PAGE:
First can I say that Blogger is being werid. My sidebar has gone south, and the coments are appearing the comments section but not necessarily being forwarded to me or showing that there are some.
There is a new clustermap on the sidebar, and it is wonderful to see where my visitors are located.
Now a little about my theory about first pages. A first page needs to draw you into a story. Its main goal is to get you to turn the page. You need to have some sort of tension there. The story can not be static. Most readers, including agents and editors read the first page first and if it does not capture their imagination, they do not read onwards. The first few pages must draw the reader into the story and get them hooked. The writer wants to force the reader to keep turning pages to find out more. Questions need to be asked, and a few of them answered.
Bridging conflict is the conflict that happens BEFORE the main conflict or problem is introduced. In the case of a romance, the main conflict is between the h/H and concerns the growth of their relationships. Sometimes, however, you do need to show a little of their life before that first meet.
The First Meet is not necessarily when the protagonists meet, but when their relationship changes and begins to grow.
Because in most romances, the First Meet is what the reader is longing for, looking for and there is not a lot of narrative action before to sustain the bridging conflict, so the writer will probably be best moving the first meet as close to the beginning of the novel as she can.
A very wise publisher once said to me: Never Let an Opportunity for Good Narrative Action Pass You By.
In other words, don't start in the immediate aftermath of a battle, start as the battle begins as it will be exciting and tense. BUT also make sure that it has direct bearing on the relationship and is not simply backstory that the author needs as the main reason you are writing a romance is the relationship. Backstory and the witholding there of is a whole other topic.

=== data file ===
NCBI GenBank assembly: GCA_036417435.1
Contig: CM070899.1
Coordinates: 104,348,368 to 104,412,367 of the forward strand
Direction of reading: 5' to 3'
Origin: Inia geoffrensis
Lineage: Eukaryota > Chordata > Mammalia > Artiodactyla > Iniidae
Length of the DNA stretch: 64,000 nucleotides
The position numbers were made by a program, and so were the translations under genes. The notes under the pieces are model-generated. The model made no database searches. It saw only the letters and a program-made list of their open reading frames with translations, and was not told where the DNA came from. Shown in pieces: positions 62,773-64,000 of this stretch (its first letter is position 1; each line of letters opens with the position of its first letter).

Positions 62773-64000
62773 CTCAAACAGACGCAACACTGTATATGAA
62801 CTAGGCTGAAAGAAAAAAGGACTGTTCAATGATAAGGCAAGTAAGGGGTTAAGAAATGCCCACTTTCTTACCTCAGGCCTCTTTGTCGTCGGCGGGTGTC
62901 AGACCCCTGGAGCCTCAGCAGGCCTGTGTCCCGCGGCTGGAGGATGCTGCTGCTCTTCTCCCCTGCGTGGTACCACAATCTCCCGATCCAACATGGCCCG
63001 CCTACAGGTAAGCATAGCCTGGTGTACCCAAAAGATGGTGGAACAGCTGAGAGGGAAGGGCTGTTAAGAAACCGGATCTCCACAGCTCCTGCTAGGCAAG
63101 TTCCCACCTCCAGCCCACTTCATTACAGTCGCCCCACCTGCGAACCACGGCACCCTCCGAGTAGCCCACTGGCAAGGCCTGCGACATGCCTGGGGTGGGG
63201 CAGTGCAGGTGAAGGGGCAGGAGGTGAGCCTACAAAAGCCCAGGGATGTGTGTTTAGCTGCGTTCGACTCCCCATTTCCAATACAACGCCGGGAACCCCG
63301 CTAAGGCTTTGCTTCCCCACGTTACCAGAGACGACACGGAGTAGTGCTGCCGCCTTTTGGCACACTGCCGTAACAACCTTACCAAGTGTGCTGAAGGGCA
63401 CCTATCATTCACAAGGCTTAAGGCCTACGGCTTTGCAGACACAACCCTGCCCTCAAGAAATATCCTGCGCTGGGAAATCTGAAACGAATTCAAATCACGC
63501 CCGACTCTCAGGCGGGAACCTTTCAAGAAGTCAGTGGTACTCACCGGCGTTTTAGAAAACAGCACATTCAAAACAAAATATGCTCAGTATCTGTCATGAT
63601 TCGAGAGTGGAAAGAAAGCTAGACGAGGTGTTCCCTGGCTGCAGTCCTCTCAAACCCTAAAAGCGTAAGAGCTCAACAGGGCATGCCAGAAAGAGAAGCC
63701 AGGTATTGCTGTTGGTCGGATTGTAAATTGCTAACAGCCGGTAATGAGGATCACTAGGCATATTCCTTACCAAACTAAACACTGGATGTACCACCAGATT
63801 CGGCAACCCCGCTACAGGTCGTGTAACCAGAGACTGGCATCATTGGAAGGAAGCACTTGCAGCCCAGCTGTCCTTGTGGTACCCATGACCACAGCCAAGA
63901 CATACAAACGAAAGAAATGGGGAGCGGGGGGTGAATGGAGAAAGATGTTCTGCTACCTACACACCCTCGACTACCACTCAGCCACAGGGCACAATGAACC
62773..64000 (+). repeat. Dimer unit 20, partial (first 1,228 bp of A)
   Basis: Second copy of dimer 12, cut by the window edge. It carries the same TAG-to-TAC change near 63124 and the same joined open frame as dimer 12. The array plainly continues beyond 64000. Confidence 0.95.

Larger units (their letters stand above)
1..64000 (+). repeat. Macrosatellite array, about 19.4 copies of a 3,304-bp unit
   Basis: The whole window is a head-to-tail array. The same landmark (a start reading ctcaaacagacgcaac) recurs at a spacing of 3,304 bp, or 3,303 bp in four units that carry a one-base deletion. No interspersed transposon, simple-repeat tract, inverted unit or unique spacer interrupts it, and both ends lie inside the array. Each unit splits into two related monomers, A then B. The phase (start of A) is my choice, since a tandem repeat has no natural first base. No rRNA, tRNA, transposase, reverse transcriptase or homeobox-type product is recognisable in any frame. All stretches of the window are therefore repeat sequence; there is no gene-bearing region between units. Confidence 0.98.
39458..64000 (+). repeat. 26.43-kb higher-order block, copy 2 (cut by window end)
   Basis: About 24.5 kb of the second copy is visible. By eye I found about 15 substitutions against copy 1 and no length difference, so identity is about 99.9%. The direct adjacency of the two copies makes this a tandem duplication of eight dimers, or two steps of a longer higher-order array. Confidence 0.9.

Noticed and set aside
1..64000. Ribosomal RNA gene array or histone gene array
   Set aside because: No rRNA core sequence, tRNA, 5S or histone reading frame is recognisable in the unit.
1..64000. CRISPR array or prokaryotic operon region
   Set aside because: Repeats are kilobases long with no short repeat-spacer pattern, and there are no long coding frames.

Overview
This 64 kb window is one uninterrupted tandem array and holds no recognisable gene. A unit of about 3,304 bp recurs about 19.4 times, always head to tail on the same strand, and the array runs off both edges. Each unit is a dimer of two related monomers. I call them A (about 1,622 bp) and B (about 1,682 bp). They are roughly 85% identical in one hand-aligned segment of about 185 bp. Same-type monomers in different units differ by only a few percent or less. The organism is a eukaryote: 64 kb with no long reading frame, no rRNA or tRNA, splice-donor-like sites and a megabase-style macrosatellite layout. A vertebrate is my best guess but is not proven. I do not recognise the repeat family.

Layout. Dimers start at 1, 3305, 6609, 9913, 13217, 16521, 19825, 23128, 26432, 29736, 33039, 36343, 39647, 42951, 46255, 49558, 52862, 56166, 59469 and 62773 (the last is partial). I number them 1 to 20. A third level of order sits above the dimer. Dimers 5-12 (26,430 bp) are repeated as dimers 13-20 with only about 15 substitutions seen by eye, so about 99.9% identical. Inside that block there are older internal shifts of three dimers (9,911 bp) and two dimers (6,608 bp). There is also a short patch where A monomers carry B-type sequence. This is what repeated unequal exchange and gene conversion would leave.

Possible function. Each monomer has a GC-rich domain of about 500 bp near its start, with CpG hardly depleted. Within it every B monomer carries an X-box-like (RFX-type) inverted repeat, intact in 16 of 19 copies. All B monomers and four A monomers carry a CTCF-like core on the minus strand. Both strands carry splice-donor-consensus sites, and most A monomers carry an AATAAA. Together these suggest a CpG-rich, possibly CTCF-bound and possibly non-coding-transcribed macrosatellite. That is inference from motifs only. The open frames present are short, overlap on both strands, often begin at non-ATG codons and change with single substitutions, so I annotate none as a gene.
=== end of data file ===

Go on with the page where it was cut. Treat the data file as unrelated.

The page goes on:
Ideas to jump start flat First Scenes:
1. Make your first scene be about the h or H who has the greatest conflict at the beginning of the story. Who is in the most trouble? Who will the reader have the most empathy with? Who is in a dynamic or fluid situation? Who is under the most pressure?
2. Once your protagonist is there, what business must the reader know BEFORE the main action begins? Why? How can you make it more tense?
3. Look again at page one, have you done everything to make the situation seem immediate to the reader? Are you operating in real time? Does your protagonist face a choice? Why does your protagonist think his/her life is about to change?
4. How can you make it worse for your chosen protagonist?
You can repeat this exercise for other parts of your novel that fall between plot development points. These are the points that bridge, and the conflict there should be immediate and tense.
The writer is aiming for tension on every page and certainly in every scene.
As my editor said in her latest revision note -- sometimes, it is just TOO Domestic. -- ie nothing much was happening. I had to go back and up the tension.
I plan to include more of my writing theory in my newsletter. The first one will be going out in the begining of November to celebrate the publication of A Noble Captive in hardback. The sign up is on the sidebar, can be found (if it is not immediately visible by scrolling down.